Last week, we looked at the rugby prospects who seemed to have it all at their feet, who, for some reason or another, didn’t appear to achieve the greatness they were once thought destined to achieve. And, while interesting to take a retrospective look at a career, great or otherwise, it’s perhaps much more fulfilling to take a look ahead at the young talents looking to cement their place in rugby’s hall of fame.
Though criticised in the past for posing an array of obstacles to the development of young players, rugby union’s academy systems continue to produce some of the most exciting young talents in the country. So, who looks to have a big 2019 ahead of them and who could lay the groundworks for a long and fruitful career?
First up is a player with a great deal to prove after experiencing a 2017/18 season on the sidelines. In any sport, it’s difficult to see a young player stall in their development. It’s especially so when that comes in the form of a devastating injury or the inability to keep fit.
Northampton Saints lock Coles, however, was given a professional contract for the 18/19 season and has already made one appearance from the bench this November, against Wasps in a narrow 15-14 win. His versatility across the pitch makes him an exciting prospect and it will be interesting to see if he those early injuries have any effect in the long term.
Tom de Glanville
With five caps already for England’s U-18 side, Tom de Glanville isn’t a surprise pick for one of the most exciting academy prospects in rugby union. And, that’s not to mention carrying the de Glanville rugby legacy on from dad Phil.
If his progression through the age brackets for both club and country are anything to go by, the young fly-half or centre will have an exciting future ahead of him. His ability to focus on developing his game, and his own enjoyment of it, coupled with his propensity for switching positions is more than promising. And, with the youngster hanging around the first team this year, it surely won’t be long before the 18-year-old gets the chance to stamp his authority for Bath.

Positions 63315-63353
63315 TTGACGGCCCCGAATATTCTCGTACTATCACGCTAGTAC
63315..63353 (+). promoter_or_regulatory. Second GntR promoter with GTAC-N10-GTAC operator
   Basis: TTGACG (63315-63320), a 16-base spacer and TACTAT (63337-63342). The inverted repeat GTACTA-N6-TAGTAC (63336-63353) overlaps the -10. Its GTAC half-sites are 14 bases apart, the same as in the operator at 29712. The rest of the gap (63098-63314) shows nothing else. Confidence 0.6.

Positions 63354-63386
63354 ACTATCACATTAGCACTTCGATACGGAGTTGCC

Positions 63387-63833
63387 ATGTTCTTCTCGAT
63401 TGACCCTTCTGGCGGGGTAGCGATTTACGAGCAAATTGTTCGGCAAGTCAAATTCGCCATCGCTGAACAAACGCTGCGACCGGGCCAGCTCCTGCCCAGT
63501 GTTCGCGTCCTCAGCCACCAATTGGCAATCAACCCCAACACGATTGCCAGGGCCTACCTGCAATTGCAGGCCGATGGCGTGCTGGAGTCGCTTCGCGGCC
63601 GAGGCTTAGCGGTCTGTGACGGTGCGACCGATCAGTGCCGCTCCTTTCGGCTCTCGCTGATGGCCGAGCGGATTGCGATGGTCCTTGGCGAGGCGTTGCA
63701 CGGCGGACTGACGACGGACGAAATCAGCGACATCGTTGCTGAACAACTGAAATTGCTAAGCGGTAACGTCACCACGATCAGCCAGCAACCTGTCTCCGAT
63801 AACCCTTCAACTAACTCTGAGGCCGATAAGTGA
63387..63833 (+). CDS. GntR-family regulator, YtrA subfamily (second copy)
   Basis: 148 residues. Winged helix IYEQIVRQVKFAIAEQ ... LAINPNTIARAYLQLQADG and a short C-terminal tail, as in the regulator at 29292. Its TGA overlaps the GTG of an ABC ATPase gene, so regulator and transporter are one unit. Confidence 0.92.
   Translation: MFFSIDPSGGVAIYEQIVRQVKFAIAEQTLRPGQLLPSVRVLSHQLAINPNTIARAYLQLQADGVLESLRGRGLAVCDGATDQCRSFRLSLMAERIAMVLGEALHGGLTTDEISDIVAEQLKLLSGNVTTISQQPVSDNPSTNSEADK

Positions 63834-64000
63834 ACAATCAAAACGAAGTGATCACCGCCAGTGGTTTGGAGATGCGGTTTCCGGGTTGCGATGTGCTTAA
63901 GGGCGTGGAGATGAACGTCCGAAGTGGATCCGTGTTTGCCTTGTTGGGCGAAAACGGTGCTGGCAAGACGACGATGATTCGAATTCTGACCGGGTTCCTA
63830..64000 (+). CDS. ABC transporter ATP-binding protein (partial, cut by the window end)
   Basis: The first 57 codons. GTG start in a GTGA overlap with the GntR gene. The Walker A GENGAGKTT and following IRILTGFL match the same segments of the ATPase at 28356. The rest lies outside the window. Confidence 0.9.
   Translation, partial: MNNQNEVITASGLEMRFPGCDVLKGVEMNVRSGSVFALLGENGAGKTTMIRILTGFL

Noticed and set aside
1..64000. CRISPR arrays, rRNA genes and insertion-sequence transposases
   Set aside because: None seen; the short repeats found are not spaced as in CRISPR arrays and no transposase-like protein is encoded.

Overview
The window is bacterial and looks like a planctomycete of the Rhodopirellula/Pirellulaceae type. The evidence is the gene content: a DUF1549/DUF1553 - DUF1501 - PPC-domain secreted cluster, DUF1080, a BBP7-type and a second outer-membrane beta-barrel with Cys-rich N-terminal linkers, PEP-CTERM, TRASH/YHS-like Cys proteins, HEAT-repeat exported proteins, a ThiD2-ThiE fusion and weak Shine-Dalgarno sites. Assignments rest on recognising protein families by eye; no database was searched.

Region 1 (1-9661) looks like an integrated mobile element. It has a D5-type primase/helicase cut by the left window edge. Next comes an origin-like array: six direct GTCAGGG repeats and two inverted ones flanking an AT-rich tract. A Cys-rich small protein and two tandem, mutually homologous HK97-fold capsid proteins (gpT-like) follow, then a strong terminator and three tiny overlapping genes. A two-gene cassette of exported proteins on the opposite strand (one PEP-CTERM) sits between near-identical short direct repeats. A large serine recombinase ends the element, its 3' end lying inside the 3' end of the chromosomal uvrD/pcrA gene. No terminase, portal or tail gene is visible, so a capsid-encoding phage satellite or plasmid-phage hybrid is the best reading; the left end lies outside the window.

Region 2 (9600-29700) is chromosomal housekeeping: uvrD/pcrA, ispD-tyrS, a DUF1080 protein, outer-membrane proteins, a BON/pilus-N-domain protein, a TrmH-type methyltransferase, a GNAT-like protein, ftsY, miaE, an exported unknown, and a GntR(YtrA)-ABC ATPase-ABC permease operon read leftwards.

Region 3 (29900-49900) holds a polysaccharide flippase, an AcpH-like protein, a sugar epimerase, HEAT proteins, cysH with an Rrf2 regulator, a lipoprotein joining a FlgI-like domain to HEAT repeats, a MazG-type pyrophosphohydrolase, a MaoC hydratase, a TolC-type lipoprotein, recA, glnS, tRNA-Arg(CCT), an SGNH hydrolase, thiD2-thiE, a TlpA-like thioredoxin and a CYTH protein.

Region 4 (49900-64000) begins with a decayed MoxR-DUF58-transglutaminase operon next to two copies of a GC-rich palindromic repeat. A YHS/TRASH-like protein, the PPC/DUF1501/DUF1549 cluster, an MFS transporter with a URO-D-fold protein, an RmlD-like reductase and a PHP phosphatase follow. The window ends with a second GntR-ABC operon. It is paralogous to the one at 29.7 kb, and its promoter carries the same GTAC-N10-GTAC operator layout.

Making the trip to the – in terms of rugby union – somewhat isolated north east of England and Newcastle, Cameron Nordli-Kelemeti represents an explosive talent in the hands of an experienced coach in Dean Richards – a mouth-watering prospect for any fan of the sport.
The young scrum-half was born in Fiji but came to the UK at 11 and started early in his rugby development. Aged four, Nordli-Kelemeti was introduced to the sport by his father and grandfather, which he believes helped him develop his exceptional ability to read the game. Having also played for nearby Darlington Mowden Park in National League 1, Cameron will now be looking to get his hands on a place in Falcons’ first-team, having recently made an appearance as a substitute in a Premiership Cup win against Harlequins.